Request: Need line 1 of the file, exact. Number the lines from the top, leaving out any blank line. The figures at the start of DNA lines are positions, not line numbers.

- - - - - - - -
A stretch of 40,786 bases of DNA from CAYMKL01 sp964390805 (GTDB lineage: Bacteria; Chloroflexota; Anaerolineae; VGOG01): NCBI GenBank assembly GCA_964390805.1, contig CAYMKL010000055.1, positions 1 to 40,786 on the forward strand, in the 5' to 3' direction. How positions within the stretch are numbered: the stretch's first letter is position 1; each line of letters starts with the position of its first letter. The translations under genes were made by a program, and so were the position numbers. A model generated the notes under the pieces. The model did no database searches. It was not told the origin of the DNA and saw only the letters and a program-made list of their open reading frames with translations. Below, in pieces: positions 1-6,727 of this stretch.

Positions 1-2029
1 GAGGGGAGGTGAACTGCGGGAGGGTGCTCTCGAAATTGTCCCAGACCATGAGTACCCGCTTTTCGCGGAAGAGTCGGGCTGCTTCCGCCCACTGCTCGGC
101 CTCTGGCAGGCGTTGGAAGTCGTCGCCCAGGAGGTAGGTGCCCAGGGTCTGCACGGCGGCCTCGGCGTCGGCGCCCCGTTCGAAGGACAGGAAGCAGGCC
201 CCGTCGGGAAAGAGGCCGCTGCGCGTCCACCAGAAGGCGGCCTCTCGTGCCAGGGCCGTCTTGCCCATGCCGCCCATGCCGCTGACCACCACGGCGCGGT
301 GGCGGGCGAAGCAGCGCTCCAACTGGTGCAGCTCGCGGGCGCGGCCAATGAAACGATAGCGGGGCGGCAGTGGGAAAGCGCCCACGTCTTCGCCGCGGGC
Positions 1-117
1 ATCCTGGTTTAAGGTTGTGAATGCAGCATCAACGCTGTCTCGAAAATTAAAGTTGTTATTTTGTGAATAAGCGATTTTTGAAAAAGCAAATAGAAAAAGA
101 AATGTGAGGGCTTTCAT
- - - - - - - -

A stretch of 40,786 bases of DNA from CAYMKL01 sp964390805 (GTDB lineage: Bacteria; Chloroflexota; Anaerolineae; VGOG01): NCBI GenBank assembly GCA_964390805.1, contig CAYMKL010000055.1, positions 1 to 40,786 on the forward strand, in the 5' to 3' direction. How positions within the stretch are numbered: the stretch's first letter is position 1; each line of letters starts with the position of its first letter. The translations under genes were made by a program, and so were the position numbers. A model generated the notes under the pieces. The model did no database searches. It was not told the origin of the DNA and saw only the letters and a program-made list of their open reading frames with translations. Below, in pieces: positions 1-6,727 of this stretch.